This week I discovered that I’ve largely structured my life with a lot of self-imposed “shoulds” that don’t really make me happy. For instance, I’ve beat myself up for years because I’m not reading as much as I “should”. I make goals and resolutions to read more. I joined a book club so that I would be encouraged to read more. I have two e-readers full of books that I have half-read. I used to read all the time. It was my default hobby. If I wasn’t doing something else I was reading. I loved it. In my mind, I believed I “should” get back to that because obviously it was good for me. Yoga was the same way. It literally changed my life at one time. But I’m resisting doing it now. Yes, I read on occasion. And, yes, I do yoga on occasion. But I have a relentless expectation that these activities need to be a part of my daily schedule.

Grand Mere State Park a week ago.

I’m taking a class online, and the teacher talked about our relentless expectations. She said we set ourselves up for disappointment. We have an expectation of ourselves, and we don’t meet it. In our mind we failed. The expectation becomes even more urgent. Before long, we are pounding ourselves about this particular expectation so much that we destroy any chance of acceptance of ourselves. I immediately recognized my expectation about reading as one of these relentless expectations. Why am I beating myself up over this? I obviously enjoy podcasts more now. I enjoy hiking. My free time is spent baking and talking on the phone to friends and even writing. But instead of enjoying the hobbies I love, I’m relentlessly expecting myself to read and disappointing myself every day.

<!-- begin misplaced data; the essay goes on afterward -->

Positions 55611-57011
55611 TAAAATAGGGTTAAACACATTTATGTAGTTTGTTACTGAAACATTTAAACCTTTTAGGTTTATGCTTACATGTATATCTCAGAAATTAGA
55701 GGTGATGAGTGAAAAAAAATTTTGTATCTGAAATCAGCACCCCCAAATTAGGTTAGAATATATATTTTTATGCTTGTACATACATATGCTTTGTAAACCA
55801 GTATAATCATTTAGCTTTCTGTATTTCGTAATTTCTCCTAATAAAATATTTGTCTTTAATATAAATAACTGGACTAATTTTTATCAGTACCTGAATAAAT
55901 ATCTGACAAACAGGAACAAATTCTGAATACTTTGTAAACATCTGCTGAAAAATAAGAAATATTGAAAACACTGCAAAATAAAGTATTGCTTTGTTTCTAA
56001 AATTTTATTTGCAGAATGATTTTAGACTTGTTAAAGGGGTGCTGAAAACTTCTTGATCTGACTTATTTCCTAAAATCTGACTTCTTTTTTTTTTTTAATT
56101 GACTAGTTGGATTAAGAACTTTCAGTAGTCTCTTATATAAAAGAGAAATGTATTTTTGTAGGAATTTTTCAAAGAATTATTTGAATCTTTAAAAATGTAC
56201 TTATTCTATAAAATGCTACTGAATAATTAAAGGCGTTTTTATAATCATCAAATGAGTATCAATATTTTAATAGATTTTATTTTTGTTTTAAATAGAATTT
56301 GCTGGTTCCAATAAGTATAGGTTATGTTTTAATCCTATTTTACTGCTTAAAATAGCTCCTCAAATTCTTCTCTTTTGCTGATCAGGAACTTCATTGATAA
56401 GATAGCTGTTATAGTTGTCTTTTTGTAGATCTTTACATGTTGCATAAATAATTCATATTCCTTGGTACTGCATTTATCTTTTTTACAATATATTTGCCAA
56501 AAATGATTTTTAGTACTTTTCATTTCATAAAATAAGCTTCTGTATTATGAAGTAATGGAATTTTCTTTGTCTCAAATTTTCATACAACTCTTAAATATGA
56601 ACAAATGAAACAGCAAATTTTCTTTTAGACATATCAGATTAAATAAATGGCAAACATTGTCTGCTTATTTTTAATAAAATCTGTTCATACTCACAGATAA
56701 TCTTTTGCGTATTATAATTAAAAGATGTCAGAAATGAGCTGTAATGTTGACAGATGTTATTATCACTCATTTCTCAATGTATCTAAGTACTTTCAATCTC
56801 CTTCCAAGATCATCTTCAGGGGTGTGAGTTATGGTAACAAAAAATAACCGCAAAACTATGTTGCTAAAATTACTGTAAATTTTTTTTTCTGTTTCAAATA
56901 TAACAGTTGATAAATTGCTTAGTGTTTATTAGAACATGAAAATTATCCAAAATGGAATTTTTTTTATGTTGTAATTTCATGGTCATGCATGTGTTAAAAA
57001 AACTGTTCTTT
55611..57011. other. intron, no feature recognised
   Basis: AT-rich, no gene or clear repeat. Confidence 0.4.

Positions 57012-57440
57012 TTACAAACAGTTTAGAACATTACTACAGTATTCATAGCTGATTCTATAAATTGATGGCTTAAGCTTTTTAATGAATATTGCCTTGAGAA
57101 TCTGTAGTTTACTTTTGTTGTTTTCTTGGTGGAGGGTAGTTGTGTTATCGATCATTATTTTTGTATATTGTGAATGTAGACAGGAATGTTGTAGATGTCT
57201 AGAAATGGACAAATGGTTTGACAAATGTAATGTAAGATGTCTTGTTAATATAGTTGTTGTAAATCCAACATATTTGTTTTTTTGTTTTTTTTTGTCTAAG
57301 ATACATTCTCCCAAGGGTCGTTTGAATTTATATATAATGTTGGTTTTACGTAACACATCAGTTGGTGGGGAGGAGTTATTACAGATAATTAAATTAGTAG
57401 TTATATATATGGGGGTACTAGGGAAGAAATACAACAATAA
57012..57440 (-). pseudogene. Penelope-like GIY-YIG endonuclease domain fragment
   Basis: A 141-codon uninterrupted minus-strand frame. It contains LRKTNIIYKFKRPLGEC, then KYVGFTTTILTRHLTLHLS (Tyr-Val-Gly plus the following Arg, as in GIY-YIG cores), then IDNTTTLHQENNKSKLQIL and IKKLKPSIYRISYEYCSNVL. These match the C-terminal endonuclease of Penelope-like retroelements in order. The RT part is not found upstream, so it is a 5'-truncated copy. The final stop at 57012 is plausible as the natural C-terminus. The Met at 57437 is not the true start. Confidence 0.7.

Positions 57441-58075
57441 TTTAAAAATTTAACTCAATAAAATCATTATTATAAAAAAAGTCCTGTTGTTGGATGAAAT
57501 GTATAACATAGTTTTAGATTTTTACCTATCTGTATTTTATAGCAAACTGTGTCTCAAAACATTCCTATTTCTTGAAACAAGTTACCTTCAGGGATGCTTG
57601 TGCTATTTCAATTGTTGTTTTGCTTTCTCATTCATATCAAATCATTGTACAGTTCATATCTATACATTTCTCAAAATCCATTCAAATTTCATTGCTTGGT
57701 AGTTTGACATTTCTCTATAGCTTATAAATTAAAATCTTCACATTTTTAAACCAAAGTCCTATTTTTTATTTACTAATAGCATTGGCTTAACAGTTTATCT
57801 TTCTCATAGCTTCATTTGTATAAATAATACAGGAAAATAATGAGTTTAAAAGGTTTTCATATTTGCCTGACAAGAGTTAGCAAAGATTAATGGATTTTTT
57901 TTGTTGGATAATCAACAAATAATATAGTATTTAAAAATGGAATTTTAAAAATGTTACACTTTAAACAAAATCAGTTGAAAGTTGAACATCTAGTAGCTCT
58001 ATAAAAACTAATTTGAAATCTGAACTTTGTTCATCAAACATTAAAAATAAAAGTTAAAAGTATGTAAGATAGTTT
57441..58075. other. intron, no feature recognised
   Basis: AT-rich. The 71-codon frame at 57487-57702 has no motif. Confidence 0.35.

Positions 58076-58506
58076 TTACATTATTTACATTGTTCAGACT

Ludington State Park last Saturday.

Hmmmm…. What other relentless expectations do I have that I want to release? All of a sudden I feel like I can reinvent my life. I would prefer to meditate every day instead of having a daily yoga practice so I can let that go. Just because it was life-changing 15 years ago doesn’t mean it is today. And meditation may be the thing I let go of next year. I don’t actually want to do strength-training 3 days a week and run on the days in between. I don’t even like running anymore. I’d like to be more fluid about my workouts and do what I feel like doing that day. To hell with a schedule. And with all of this free time I’m opening up, I want to get involved with a community theater and maybe do some acting! Who knows what I really like to do for fun?

I am not in a place to know what I want to do in 2021. I don’t have a focus. I don’t even have a job. But I know what I don’t want to do. I don’t want to follow a script that was not written by me. There is a saying that expectations are premeditated resentments. I have been setting myself up to resent myself. And I’m tired of resenting myself for not following through on these relentless expectations. I want 2021 to be a kindler, gentler year for me. I want to give myself time to explore my interests and pursue some of them, even if they seem indulgent or silly. I have time. In fact, I have until the end of my time on this earth to figure me out. The only expectation I want to have is to love myself and all that I bring to this party.

Our beautiful little bluff in St. Joe last week at sunset.

2021, I have no resolutions this year. I have no expectations. And I’ll bet by the end of the year, I won’t be disappointed. And, with any luck, I’ll love how I spend my time by December 2021.

Moving Into the Unknown

“The Big Chill” was my anthem in my early twenties. The movie about the coming of age of a bunch of college graduates struck a nerve in my own navigation of becoming a woman and a wife. I watched it over and over again. Friends watched it with me, and we sighed with understanding of the journey we were taking and its inevitable losses and gains. The writers saw me, moved me and showed me the way. I relished every second of its embrace.